Tuesday, September 23, 2014


What do you do in your teenage years when you realize what your parents taught you wasn't enough? You must go out and find books and poetry and pop songs and bad heroes—and build yourself.

It's 1990. Johanna Morrigan, fourteen, has shamed herself so badly on local TV that she decides that there's no point in being Johanna anymore and reinvents herself as Dolly Wilde—fast-talking, hard-drinking gothic hero and full-time Lady Sex Adventurer. She will save her poverty-stricken Bohemian family by becoming a writer—like Jo in Little Women, or the Bront√ęs—but without the dying-young bit.

By sixteen, she's smoking cigarettes, getting drunk, and working for a music paper. She's writing pornographic letters to rock stars, having all the kinds of sex with all the kinds of men, and eviscerating bands in reviews of 600 words or less.

But what happens when Johanna realizes she's built Dolly with a fatal flaw? Is a box full of records, a wall full of posters, and a head full of paperbacks enough to build a girl after all?

Imagine The Bell Jar—written by Rizzo from Grease. How to Build a Girl is a funny, poignant, and heartbreakingly evocative story of self-discovery and invention, as only Caitlin Moran could tell it.

My Review

You know you are in for a wild ride when you crack open a book and one of the first lines in the first page of the first chapter is "I am not asleep." " I am masturbating." Yep, and from this point on the book only gets crazier and crazier. Joanna's father is one of those dads that you either like or don't like. There is no in between. Then there is Joanna's mother. I liked her a lot. She told it like it was. Finally there is Joanna. She is just like a typical teenager. She always has something to say. Often times without a filter. Also, Joanna seemed to have lits of angst. Which again could be because she is a teenager. I like that she did not let her "plus" size status keep her from being shy. A word that I would not use to describe Joanna. Thus the reason for the language. There is lots of language. However I was not offended by it because it actually had a purpose and was not just used to be used.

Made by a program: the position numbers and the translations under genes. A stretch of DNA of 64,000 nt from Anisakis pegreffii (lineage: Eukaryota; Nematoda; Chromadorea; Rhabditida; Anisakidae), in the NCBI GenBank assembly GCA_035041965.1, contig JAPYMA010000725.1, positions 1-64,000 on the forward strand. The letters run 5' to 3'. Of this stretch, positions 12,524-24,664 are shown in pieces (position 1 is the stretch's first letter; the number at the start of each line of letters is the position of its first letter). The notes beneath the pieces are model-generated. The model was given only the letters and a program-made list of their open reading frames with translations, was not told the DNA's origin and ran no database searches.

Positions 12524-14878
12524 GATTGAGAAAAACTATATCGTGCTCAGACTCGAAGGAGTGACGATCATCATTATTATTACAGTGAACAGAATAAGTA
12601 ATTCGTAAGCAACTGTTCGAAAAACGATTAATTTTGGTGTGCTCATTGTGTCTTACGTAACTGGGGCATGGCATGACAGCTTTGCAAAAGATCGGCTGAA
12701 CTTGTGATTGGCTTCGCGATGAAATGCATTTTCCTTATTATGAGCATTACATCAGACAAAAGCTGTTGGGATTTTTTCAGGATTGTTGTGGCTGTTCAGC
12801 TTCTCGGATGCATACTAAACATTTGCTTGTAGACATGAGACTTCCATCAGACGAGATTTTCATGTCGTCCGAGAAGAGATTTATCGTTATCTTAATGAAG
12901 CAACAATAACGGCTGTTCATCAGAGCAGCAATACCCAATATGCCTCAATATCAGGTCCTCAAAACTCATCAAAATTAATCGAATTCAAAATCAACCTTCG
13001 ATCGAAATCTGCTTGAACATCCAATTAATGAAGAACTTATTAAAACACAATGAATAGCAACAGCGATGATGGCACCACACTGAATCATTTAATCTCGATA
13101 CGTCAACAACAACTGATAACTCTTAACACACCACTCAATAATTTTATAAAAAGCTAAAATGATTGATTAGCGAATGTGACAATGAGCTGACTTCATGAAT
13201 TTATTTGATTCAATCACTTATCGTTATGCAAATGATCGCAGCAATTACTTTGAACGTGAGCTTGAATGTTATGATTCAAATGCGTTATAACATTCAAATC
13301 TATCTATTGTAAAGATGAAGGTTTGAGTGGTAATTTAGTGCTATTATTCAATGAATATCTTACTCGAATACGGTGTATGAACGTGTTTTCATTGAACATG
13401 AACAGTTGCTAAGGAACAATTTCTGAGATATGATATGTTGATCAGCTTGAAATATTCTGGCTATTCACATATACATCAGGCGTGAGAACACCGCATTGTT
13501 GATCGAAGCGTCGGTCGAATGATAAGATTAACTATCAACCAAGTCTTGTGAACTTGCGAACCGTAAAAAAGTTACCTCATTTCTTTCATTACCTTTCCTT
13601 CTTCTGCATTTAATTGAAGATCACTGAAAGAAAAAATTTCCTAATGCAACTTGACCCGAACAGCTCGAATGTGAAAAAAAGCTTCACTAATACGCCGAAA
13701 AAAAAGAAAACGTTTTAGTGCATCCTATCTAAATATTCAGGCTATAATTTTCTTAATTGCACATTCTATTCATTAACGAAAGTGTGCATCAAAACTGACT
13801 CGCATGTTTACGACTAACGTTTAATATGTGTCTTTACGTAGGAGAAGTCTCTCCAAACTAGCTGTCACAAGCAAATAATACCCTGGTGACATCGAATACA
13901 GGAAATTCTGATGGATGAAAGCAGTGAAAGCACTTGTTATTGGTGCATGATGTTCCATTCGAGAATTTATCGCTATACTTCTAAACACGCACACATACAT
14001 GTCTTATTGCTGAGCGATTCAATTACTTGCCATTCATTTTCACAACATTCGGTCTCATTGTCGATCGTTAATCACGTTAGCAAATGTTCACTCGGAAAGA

OMG line in book page 114 as quoted by Joanna's mother because Joanna was being dramatic about her job. "Maybe you could work in Argos as a prostitute." "They could list you in the catalog, and people could queue up and wait for you to come down the conveyor belt."

About this author

Caitlin Moran had literally no friends in 1990, and so had plenty of time to write her first novel, The Chronicles of Narmo, at the age of fifteen. At sixteen she joined music weekly, Melody Maker, and at eighteen briefly presented the pop show 'Naked City' on Channel 4. Following this precocious start she then put in eighteen solid years as a columnist on The Times – both as a TV critic and also in the most-read part of the paper, the satirical celebrity column 'Celebrity Watch' – winning the British Press Awards' Columnist of The Year award in 2010 and Critic and Interviewer of the Year in 2011. The eldest of eight children, home-educated in a council house in Wolverhampton, Caitlin read lots of books about feminism – mainly in an attempt to be able to prove to her brother, Eddie, that she was scientifically better than him. Caitlin isn't really her name. She was christened 'Catherine'. But she saw 'Caitlin' in a Jilly Cooper novel when she was 13 and thought it looked exciting. That's why she pronounces it incorrectly: 'Catlin'. It causes trouble for everyone.

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